9/6/2017

Headline vs. study: Stem cells ‘slow aging’ and ‘rejuvenate’ old hearts

A 2014 analysis by the Media Insight Project found that about 6 out of 10 Americans admit they did nothing more than scan the headlines in the past week. And that’s just the people that admit it. Then, last summer, French and American researchers found that nearly 60 percent of links shared on social media had never been clicked […]

3 9/5/2017

Tone deaf again on pharma conflict of interest: STAT piece praising drug reps fails to disclose industry payments

[Editor’s note: The STAT article that’s the subject of this post has now been retracted following our investigation showing that the physician listed as the author did not write the piece, and that the content of the article was initially crafted with the assistance of a public relations firm.] I woke up this morning after a […]

5 9/5/2017

Facts about the new ALS drug Radicava that you’re unlikely to see in news stories

Talking to me with the assistance of a speaking valve, Chris Simon made it clear what he thought of Radicava, a newly approved drug for patients who have amyotrophic lateral sclerosis (ALS). “It’s more fool’s gold than it is gold,” said Simon, who has ALS and lives in California. He doesn’t plan to take the […]

1 9/1/2017

A $475,000 cancer drug: Wall Street sees ‘bargain’; patients see ‘completely broken’ system

We’ve long been calling for news stories to address cost when they discuss new health care interventions. But it’s exceedingly rare – if not unheard of — for cost to figure prominently in nearly every story about a new drug approval. Yet that’s what we saw in the coverage of Novartis’s innovative new leukemia therapy […]

8/31/2017

Despite flood of news stories, experts warn against unneeded tetanus shots after Harvey

For health care reporters covering Hurricane Harvey, there is no shortage of issues to address, whether it’s the health hazards of polluted flood waters, unexpected insect threats (fire ant rafts, anyone?) or the long-term risks of mold growth. But there is one fear that sometimes circulates in news stories after floods that should be shelved, […]

3 8/30/2017

The fat vs. carbs merry-go-round spins again

Any study focused on fats vs. carbs, heart disease and death, encompassing several countries, and that challenges existing dietary guidelines around the world is bound to generate news coverage — as well as a slew of eye-catching headlines: Low-fat diet could kill you, major study shows (The Telegraph) The Low-Fat vs. Low-Carb Diet Debate Has […]

8/29/2017

FDA announces action against two stem cell clinics: Is that a ‘crackdown’?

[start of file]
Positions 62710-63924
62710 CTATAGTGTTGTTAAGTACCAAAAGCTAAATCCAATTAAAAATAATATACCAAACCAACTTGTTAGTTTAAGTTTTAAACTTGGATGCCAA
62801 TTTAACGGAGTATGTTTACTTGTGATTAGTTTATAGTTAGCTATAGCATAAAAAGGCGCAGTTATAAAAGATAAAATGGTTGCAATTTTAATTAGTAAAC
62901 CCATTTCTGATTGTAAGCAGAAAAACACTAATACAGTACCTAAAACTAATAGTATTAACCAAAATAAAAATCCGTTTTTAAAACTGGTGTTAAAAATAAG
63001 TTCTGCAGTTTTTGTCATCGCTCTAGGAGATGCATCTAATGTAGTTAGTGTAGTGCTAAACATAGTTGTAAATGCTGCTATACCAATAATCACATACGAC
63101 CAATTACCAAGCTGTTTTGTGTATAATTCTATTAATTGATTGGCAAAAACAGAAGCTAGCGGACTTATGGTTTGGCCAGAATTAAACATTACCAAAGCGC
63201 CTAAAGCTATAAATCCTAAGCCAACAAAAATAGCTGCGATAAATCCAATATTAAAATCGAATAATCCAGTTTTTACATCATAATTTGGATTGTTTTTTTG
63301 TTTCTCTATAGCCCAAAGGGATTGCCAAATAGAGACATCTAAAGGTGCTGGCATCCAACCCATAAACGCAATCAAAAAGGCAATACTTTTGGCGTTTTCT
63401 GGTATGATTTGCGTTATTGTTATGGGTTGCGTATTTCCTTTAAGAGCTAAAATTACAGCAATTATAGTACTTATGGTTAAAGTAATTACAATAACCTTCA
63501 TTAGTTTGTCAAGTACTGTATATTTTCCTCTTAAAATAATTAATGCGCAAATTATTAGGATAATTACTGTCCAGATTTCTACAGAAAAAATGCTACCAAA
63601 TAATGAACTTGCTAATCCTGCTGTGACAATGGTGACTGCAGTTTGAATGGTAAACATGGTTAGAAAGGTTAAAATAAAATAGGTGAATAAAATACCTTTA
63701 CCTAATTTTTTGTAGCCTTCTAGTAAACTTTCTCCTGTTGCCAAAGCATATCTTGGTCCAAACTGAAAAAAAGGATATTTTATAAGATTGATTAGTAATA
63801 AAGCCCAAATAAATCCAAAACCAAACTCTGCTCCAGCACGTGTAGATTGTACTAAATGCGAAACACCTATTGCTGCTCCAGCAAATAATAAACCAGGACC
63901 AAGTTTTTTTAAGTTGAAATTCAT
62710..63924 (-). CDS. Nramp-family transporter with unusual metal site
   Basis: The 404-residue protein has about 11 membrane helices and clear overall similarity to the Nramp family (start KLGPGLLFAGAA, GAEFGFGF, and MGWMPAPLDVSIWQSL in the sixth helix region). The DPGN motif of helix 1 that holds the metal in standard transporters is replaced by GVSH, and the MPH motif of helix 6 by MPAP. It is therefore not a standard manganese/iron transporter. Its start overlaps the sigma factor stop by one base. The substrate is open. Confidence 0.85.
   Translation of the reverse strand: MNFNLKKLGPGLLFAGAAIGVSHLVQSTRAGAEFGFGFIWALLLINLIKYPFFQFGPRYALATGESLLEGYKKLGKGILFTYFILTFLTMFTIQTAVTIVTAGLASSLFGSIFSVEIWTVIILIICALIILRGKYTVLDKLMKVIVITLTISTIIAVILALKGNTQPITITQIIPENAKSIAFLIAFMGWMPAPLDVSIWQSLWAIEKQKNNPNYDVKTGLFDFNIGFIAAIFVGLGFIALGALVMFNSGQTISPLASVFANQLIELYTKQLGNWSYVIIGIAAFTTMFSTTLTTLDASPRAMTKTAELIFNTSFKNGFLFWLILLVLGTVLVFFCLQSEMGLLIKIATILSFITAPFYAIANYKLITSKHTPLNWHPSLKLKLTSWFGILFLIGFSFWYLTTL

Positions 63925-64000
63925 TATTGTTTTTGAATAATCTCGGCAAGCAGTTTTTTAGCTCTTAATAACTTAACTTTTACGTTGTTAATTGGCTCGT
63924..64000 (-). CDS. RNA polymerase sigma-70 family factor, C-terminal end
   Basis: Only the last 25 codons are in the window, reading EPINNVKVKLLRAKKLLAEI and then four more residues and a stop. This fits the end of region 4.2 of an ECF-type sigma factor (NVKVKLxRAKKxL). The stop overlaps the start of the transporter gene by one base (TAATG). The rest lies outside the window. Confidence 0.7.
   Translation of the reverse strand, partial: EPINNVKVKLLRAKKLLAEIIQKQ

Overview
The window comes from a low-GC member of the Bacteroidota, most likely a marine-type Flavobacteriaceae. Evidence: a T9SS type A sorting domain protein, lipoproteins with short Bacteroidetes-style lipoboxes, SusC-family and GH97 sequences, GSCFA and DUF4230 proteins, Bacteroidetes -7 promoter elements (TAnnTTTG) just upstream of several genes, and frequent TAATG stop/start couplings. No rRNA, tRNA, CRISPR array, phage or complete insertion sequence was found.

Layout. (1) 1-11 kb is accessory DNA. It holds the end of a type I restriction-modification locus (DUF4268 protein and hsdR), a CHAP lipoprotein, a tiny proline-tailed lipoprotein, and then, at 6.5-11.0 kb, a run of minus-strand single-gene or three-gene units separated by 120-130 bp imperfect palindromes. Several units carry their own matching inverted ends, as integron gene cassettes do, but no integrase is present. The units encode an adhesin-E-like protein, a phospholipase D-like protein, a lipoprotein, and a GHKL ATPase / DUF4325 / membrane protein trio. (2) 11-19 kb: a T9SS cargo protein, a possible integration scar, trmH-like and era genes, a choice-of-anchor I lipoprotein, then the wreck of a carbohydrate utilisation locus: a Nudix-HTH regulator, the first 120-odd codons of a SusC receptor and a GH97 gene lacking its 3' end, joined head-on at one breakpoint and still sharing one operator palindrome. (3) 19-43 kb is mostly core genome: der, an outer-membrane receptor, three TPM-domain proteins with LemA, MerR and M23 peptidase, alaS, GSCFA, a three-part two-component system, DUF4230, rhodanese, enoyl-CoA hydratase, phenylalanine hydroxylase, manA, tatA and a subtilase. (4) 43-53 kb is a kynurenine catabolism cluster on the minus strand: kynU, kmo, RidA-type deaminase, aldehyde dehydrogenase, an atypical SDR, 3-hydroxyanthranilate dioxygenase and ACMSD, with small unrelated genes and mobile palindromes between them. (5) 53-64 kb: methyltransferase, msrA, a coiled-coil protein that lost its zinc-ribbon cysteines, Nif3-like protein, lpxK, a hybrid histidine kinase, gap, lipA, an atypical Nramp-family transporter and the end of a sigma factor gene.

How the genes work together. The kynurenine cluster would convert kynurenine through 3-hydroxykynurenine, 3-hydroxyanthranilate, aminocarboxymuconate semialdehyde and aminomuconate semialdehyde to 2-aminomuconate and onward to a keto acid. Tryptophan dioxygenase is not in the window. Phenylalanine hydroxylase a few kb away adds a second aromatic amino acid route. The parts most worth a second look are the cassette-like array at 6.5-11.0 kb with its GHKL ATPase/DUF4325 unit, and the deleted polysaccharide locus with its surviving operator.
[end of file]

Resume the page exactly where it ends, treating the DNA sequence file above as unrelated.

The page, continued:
Numerous news outlets covered the FDA’s announcements yesterday (see here and here) of enforcement action against two stem cell clinics that were alleged to offer unapproved and unsafe treatments. Many reports framed the announcement as a ‘crackdown’ on unscrupulous businesses: New York Times: F.D.A. Cracks Down on ‘Unscrupulous’ Stem Cell Clinics Washington Post: FDA cracks down […]

1 8/25/2017

Physical activity and dementia: another negative study, another void in news coverage

If you Google the search terms “physical activity” and “Alzheimer’s disease,” you will be served up a long list of links that almost exclusively tout the notion that exercise could help prevent or slow down the progression of dementia. They are reassuring and hopeful messages but arguably not representative of the mixed science on this […]

5 8/24/2017

U of Iowa responds to our criticism of oregano ‘cure’ — and reveals a broken process for promoting its research

Here’s some free advice for public universities facing journalists’ scrutiny about how they promote their research:  Be open and transparent and above all, engage! Few things motivate journalists more than public officials – or public institutions – stonewalling honest questions. Journalists rarely get tired and just go away, regardless of how much those officials or […]

8/22/2017

Walnuts for weight loss? Times makes huge leap based on brain scans of 9 people

Stories in the New York Times’ “Well” blog have been known to drive us nuts — never more so than when they blithely tout the health benefits of walnuts based on research that’s too preliminary to support such claims. The latest example came on Friday in a very short and exceptionally incomplete piece headlined: “Walnuts for […]

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